Termite season begins now


Termite swarmers are dark, about 1/4 inch-long, and may or may not have wings.

If you own a home in Texas you’re concerned about termites–or at least you should be.  Termites are likely to be the most expensive insect pest you will ever get in your home.  I was reminded of this fact this weekend cleaning out my mosquito filled water fountain at my home in Plano. There I saw several termite “swarmers” floating on the surface–my first termite sighting of the year.  I’m not too worried about my home–it has been treated in the past.  And termites are naturally just about everywhere outdoors in our part of the country.  But the sighting told me that swarming season is in progress, and that the phones in termite control companies are starting to ring again.  Warm weather and rain, like we saw last weekend (and is predicted for the coming weekend), provides the perfect trigger for springtime termite swarms.

So what are the signs of a termite problem in the home?  The most common sign that your home might have a problem is the sudden appearance of anywhere from a few to hundreds of small, black winged insects. These are termite swarmers, the reproductive caste of the termite colony. Once a year, swarmers leave the underground nest to fly and find mates–preferably mates from a different colony.  When swarmers show up indoors it’s almost a sure thing that worker termites are active somewhere in the house.

termite emergence by Cecil Fueston MISD_sm

In this building, termites are emerging from their mud swarm tubes. Photo taken this week by Cecil Fueston, McKinney ISD.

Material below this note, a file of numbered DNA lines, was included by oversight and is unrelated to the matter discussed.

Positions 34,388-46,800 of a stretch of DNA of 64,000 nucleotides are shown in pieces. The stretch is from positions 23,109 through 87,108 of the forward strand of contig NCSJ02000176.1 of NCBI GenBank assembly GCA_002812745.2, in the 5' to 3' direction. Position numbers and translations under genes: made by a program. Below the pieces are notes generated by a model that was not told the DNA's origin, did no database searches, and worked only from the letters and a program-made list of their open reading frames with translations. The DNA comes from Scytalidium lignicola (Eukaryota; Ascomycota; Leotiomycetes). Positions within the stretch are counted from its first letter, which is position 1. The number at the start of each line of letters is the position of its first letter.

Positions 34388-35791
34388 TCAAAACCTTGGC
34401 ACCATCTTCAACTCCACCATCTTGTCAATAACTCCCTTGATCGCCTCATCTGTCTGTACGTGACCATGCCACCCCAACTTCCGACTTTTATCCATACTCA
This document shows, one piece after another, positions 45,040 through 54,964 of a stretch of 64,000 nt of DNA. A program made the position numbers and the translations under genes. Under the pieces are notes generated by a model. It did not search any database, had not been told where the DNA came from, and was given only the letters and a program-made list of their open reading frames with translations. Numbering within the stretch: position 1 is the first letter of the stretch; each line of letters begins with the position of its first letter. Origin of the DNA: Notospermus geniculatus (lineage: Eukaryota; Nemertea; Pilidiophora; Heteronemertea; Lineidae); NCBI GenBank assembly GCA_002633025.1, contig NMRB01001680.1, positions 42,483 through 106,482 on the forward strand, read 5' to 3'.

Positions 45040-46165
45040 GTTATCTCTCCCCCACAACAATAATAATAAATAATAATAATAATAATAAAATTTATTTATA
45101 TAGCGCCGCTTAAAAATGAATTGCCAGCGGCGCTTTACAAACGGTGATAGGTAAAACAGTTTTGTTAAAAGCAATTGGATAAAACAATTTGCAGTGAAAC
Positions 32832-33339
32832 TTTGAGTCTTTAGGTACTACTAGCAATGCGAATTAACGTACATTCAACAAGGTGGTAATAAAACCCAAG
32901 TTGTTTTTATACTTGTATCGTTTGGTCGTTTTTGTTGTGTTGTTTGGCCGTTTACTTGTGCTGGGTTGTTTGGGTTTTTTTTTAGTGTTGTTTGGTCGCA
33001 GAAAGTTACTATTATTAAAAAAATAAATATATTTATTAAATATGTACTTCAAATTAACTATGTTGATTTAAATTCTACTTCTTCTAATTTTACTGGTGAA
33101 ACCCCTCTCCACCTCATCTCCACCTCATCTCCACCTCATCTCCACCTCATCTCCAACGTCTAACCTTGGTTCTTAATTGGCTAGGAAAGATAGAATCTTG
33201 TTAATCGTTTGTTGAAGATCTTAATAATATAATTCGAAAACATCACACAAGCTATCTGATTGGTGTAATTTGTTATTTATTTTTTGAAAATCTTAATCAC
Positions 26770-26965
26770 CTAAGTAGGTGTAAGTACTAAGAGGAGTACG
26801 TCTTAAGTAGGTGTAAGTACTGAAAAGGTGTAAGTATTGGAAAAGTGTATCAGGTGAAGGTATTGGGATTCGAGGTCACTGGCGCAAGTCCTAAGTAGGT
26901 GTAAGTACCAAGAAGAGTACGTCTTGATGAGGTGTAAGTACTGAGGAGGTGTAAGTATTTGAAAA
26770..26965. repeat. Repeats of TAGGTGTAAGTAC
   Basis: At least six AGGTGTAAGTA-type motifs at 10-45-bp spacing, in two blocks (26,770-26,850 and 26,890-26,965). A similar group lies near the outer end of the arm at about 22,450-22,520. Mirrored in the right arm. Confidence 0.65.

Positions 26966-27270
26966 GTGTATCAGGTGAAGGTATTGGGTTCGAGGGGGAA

Termite swarmers don’t fly as much as they crawl about indoors, and they may lose their wings quickly; but once you’ve seen them they are pretty easy to recognize.  They are small (about a quarter of an inch-long), with a black-brown body with wings that extend beyond the tail.  They are sometimes confused with ants, but lack the ant-ish pinched “waist”.

The other sign to look for inside your home is dirt in odd locations, like in a window frame, doorjamb or on a sheet rock wall.  Prior to swarming in a home, termites often build a small mud swarm tube at the point in the wall from which they will emerge.  The tubes may be small (less than an inch across), or relatively large (up to a foot long), but they usually have a similar consistency and look of a mud dauber wasp nest.  Remember, you will not likely see the small white worker termites in your home, unless you break open a wall, or one of these swarmer tubes.  Worker termites don’t willingly expose themselves to light, or dry air, and usually stay well hidden inside walls or underground.

If you find termite swarmers or suspicious mud tubes on the walls of your home, call a termite professional.  A professional will confirm whether you have a termite infestation, and will quote you how much it will cost to solve it.

The good news about termites, if there is one, is that today’s treatment options are very effective.  Non-repellent termiticides (insecticides designed for termite control), and outdoor and indoor bait stations are both effective and pose low-risk to your household and the environment.  For more information about termites and termite control, see the Insects in the City termite page.  And don’t ignore the telltale signs of termites.

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